It wasn't until July 18, 1953 that Derby Aviation graduated from being mainly a training school and occasional charter business to operating scheduled services from its Derby Burnaston base to Jersey using Dragon Rapides. By 1955 4 Rapides were in service and a single C-47 Dakota was added in May of that year followed by 2 20 seat Miles Marathons in 1956. The next year a second C-47 arrived to operate the new Glasgow schedule.
In 1959 the name was changed to Derby Airways to reflect the expanded operations which by then included services from Luton to Jersey and via Derby to Dublin. Summertime charters were flown from locations such as Northampton and Cambridge across the channel also. The Daks and Marathons could fly from Derby's grass strip but it was clear that a proper strip would be needed by new equipment. Fortunately the new East Midlands Airport began construction though it would be six years before it opened. In the meantime the Dakota fleet expanded to six aircraft and the Marathons were retired.
Five ex-BOAC Canadair C-4 Argonauts were purchased in October 1961 from the recently defunct Gatwick based Overseas Aviation. Two were used for spares and three put into service however the type had high operating and maintenance costs and its operations were largely restricted to Birmingham due to Derby's limited facilities. Aeroclassics recently graced us with a lovely example in the later Derby colours:
The Argonauts lasted until about 1969. G-ALHS, above, had originally been delivered to BOAC in 1949 and named 'Astra'. She was sold in 1969 to Chartwell Aviation who wanted to export her to the Biafran government. This was stopped by HM Customs however and instead she was broken up in 1970.
In order to acquire increased capital and grow the airline approached Minster Assets which already owned Invicta Airlines. The two airlines were merged and in March Michael Bishop (formerly of Mercury) was promoted to the board. In November 1969 Midland got access to Heathrow for the first time (and this access is probably what allowed them to last until 2012) when it tookover Autair's London to Teeside route. The new capital also allowed the airline to order a pair of new BAC One-Eleven 500s. By 1970 the fleet was solidly focused on the Viscount with 11 in service.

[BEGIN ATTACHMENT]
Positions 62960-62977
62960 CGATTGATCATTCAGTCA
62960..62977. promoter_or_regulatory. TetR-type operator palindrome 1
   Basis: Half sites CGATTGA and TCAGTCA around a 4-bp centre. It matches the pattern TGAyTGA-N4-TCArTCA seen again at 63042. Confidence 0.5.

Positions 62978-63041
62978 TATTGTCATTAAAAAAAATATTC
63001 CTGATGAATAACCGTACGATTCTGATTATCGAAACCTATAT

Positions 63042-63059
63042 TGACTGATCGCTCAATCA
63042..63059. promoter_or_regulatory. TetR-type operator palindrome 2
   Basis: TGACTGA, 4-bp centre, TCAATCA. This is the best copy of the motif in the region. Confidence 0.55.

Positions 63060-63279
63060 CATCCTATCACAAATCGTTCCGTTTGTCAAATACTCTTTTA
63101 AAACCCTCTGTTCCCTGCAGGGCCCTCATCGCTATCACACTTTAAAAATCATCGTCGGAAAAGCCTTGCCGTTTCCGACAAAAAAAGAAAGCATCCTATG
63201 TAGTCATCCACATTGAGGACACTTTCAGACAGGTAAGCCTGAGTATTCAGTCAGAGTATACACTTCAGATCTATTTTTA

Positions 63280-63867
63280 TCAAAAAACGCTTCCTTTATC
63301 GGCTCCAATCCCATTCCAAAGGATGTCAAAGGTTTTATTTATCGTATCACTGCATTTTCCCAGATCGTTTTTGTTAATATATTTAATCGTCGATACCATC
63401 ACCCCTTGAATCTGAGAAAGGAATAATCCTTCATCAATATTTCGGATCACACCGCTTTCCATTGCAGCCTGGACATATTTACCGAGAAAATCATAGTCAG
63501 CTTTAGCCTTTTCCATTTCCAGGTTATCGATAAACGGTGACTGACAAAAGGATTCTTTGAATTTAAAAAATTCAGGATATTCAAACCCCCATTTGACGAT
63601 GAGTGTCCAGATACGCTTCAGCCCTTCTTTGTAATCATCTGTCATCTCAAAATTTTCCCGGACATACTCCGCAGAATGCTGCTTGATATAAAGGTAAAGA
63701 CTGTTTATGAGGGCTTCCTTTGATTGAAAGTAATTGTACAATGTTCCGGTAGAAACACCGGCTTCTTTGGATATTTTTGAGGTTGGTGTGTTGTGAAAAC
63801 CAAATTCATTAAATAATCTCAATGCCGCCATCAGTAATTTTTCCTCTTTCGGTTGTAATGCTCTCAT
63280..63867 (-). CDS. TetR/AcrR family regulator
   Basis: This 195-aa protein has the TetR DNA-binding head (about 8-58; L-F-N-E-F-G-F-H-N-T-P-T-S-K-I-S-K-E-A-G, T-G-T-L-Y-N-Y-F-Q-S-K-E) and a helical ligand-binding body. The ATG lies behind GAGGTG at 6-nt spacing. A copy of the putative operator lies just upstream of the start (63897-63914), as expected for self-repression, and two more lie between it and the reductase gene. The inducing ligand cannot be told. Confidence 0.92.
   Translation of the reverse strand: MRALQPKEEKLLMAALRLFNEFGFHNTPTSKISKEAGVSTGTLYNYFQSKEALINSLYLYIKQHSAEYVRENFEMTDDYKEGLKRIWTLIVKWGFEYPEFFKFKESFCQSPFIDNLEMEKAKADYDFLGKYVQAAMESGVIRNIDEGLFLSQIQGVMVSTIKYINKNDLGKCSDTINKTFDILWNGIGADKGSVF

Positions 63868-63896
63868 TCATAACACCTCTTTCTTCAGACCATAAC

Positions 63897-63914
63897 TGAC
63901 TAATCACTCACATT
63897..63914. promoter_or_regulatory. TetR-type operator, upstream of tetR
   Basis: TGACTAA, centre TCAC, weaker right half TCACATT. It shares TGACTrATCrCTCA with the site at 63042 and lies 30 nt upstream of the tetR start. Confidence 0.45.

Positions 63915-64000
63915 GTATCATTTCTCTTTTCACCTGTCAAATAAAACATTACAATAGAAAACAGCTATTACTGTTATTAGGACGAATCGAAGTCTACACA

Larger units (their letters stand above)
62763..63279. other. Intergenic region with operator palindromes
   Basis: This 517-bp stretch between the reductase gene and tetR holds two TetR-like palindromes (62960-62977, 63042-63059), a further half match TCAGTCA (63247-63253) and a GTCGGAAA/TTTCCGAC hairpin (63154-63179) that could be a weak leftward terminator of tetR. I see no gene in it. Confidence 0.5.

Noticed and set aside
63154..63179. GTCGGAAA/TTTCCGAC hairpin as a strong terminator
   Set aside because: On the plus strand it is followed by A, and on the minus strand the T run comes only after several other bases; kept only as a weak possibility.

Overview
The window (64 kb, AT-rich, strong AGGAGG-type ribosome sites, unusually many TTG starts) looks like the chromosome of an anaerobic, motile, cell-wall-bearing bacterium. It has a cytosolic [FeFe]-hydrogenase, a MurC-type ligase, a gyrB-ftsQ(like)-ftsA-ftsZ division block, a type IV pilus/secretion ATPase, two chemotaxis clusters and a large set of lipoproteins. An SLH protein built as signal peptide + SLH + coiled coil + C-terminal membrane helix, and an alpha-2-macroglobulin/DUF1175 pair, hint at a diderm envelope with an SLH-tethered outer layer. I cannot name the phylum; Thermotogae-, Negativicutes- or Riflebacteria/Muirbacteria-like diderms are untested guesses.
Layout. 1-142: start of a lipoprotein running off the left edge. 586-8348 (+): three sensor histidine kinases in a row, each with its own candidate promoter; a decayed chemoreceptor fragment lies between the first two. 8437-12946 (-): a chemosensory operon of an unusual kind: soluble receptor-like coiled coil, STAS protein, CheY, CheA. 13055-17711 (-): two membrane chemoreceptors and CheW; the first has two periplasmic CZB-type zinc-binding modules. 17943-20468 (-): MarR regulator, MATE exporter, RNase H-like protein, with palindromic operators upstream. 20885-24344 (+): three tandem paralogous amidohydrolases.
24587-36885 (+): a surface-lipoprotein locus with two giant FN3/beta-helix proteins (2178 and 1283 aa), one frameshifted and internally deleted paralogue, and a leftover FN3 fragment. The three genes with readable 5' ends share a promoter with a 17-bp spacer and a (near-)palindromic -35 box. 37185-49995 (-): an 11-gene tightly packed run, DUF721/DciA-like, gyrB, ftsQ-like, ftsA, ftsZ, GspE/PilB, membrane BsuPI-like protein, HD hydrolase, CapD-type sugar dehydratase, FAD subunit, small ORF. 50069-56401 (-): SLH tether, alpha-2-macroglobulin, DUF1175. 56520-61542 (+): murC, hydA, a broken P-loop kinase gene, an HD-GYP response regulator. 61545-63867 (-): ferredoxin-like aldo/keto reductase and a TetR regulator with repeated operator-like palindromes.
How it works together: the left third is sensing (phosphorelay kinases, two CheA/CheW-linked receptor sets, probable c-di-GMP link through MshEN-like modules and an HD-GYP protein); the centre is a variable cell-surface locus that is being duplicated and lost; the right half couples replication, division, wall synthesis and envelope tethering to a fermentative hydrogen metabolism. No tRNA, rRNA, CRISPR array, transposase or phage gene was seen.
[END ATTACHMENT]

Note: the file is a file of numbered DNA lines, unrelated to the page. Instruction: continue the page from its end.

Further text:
The first One-Eleven arrived in January 1970 and allowed the remaining series 700 Viscounts to be withdrawn by March. The One-Elevens were focused primarily on the Teeside route and Inclusive Tour charters however the latter was an ultra-competitive market and the airline lost GBP1.67 million in 1971. This loss had been worsened by the purchase of a 186 seat ex-Pan Am 707 used for transatlantic charters to New York, Toronto and the Caribbean. Soon after in 1972 Michael Bishop became MD. He refocused the airline for short-haul European and Domestic ops and started a lucrative wet-lease business using 707s which lasted until 1984. Up to 6 were used but rarely appeared in BMA colours. Aeroclassics has released a lovely example:
The One-Elevens were sold on as quickly as possible and replaced by more of the trusty and reliable Viscounts. In fact the airline acquired the entire South African Airways fleet of seven for only GBP135,000 and all were in service by mid-1972. Several others were also added for a fleet of 12 by the end of 1973 whilst a pair of Heralds arrived from Brazil in part exchange for a One-Eleven.
I'm Richard Stretton: a fan of classic airliners and airlines who enjoys exploring their history through my collection of die-cast airliners. If you enjoy the site please donate whatever you can to help keep it running: